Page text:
I’ve never felt so comfortable living anywhere as I did in Vietnam. The people are welcoming and genuinely friendly, the mountains and beaches are breathtakingly beautiful, and the cities are alive and vibrant. It was my home for more than ten years—first in Nha Trang on the south-central coast, and then in Hanoi and Da Nang. I made deep and lasting friendships with several Vietnamese people, leaving behind two god-daughters and several individuals who became more like family to me than my own birth family—though I left my biological brother in Hanoi, as well. Because he had a Vietnamese wife, he could stay; unfortunately, it was not an option for me. In late May 2021, my request for a visa extension was denied by the Department of Immigration. I was told that I had two weeks to leave the country.
For many years, it was easy to stay in Vietnam indefinitely whether you had a tourist visa or a business visa. At various times, tourist visas could be extended from within Vietnam for a minimal fee, or re-issued following a brief trip to a neighboring country. People used to just hop on a plane to Bangkok and return the same day with a new tourist visa. It was cheap and easy. The laws changed frequently—some years, we might have to make visa runs, in other years, we could get in-country extensions. One way or the other, staying was always possible.
A few years later, the most common way for non-working foreign retirees to be permitted to live long-term in Vietnam was by getting a business visa obtained through an agent. Hundreds of agents advertised online; for a reasonable fee, you could stay for a full year in Vietnam without having to make any trips abroad. Visa agents simply took their clients’ information and collected their fee; the client was offered the choice of getting a tourist visa and making regular visa runs or paying a bit more and getting a business visa. The Ministry of Immigration reviewed each visa application, granted their approval, and issued an approval letter with their official seal. The vast majority of retirees, myself included, were living in Vietnam with business visas. It was common and accepted.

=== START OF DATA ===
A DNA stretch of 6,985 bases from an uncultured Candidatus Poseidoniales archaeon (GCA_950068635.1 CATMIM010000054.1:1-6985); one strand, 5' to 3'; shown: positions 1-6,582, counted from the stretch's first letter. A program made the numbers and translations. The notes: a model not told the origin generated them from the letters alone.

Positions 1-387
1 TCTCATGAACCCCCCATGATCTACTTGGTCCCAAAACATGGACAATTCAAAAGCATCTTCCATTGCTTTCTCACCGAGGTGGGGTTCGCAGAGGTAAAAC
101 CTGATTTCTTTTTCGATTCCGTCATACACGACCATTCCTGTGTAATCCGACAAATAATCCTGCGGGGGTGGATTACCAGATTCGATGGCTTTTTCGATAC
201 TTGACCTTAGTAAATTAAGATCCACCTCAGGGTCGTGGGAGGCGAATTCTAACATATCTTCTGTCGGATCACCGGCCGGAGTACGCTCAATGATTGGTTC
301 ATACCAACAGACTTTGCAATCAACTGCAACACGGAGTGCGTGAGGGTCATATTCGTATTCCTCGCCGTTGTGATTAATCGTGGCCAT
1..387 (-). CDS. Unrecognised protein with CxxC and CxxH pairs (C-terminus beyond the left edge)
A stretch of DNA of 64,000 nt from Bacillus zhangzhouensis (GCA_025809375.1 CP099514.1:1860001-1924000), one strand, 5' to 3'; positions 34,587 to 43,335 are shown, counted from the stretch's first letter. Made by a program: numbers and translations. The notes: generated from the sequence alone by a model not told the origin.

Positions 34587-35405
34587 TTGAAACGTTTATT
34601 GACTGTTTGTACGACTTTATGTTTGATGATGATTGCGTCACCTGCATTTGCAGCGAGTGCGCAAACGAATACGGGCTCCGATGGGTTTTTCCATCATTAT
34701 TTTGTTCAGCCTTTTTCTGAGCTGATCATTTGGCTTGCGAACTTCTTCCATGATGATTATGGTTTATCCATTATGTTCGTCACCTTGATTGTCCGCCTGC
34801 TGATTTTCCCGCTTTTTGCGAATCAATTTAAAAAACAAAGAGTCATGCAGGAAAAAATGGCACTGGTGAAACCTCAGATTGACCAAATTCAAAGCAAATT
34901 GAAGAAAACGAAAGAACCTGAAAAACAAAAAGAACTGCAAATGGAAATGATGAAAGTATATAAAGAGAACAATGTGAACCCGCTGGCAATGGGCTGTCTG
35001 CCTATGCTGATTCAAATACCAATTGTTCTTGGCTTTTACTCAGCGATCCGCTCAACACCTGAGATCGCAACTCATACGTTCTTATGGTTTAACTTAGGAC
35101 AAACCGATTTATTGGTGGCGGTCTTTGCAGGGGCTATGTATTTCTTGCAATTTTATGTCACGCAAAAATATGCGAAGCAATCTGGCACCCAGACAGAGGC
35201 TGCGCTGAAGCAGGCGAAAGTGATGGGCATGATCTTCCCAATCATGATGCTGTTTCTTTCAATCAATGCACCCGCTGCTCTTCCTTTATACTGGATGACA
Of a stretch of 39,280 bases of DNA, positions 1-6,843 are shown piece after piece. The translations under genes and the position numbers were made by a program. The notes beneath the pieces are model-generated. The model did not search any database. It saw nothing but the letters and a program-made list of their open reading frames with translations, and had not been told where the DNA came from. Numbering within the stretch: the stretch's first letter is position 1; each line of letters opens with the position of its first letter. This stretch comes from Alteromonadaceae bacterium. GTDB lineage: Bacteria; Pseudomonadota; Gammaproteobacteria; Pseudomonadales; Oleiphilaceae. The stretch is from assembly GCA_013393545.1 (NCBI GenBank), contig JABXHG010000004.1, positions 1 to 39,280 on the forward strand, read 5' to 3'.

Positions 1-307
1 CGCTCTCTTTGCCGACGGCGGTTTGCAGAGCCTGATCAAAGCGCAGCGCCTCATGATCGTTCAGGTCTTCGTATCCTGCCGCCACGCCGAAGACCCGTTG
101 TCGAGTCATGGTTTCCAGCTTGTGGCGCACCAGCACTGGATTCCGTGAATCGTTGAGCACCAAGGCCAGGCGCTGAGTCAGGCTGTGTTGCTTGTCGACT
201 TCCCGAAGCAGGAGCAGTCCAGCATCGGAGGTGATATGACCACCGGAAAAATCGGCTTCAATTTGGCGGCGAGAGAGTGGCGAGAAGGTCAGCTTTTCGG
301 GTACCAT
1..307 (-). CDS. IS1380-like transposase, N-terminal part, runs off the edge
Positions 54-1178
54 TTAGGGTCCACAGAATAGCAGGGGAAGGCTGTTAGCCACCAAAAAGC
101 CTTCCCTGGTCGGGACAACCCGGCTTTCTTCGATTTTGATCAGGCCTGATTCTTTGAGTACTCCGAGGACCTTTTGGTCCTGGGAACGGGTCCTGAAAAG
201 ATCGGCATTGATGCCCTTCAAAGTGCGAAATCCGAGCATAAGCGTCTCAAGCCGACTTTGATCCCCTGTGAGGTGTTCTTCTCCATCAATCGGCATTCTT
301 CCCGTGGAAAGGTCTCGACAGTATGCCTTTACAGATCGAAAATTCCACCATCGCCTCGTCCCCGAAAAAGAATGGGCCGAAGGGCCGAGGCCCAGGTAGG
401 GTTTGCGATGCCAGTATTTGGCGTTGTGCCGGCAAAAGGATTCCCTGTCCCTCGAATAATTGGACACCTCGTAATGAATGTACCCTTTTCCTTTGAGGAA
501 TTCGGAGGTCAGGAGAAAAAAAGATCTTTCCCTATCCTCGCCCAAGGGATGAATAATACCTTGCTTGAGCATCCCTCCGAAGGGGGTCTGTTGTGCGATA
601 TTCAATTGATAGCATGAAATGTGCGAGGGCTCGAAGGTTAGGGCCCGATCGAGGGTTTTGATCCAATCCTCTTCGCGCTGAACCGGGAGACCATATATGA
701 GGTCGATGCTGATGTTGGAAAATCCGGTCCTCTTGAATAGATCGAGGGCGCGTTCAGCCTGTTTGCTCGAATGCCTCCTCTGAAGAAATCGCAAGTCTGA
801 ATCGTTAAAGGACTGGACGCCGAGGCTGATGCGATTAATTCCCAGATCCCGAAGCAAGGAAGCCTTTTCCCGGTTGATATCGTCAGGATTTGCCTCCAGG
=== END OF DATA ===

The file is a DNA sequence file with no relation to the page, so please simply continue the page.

The immigration laws were re-worked in late 2020; when they were implemented in the second quarter of 2021, everything changed. The borders had been closed to the vast majority of foreigners since March 2020 due to COVID-19. Because of the pandemic, the new immigration laws affecting foreign workers, tourists, and investors, were not applied. Tourists were allowed to remain in the country, mainly because of the limited availability of outgoing flights.
In May 2021, the government suddenly announced that people who had business visas but did not have verifiable Vietnamese business sponsors would need to leave the country immediately. This requirement was buried deep in the revised immigration laws, and the implications were not apparent to those of us who had lived here for years or the visa agents we had worked with. As a result, tens of thousands of long-time retirees and others living in Vietnam who were not working directly for Vietnamese employers suddenly found themselves facing deportation.
If that wasn’t devastating enough, other changes in the new immigration law were suddenly implemented. Foreigners who had made their original initial minimum $50,000 investment to start businesses were told that they needed to meet the new minimum investment guidelines of $130,000—or leave. Teachers who had worked for years in Vietnam were told that their university degrees were not related closely enough to their positions, or their prior experience before they came to Vietnam to teach was no longer adequate. The new law specified that teachers and other foreign experts must have had three years’ experience obtained overseas (but not from Vietnam) before they could legally work. Overseas Vietnamese, including those who fled Vietnam in 1975 after the war, had to prove that they were born in Vietnam—documentation that many of them did not have and could never find due to their unplanned and tumultuous departures nearly 50 years ago.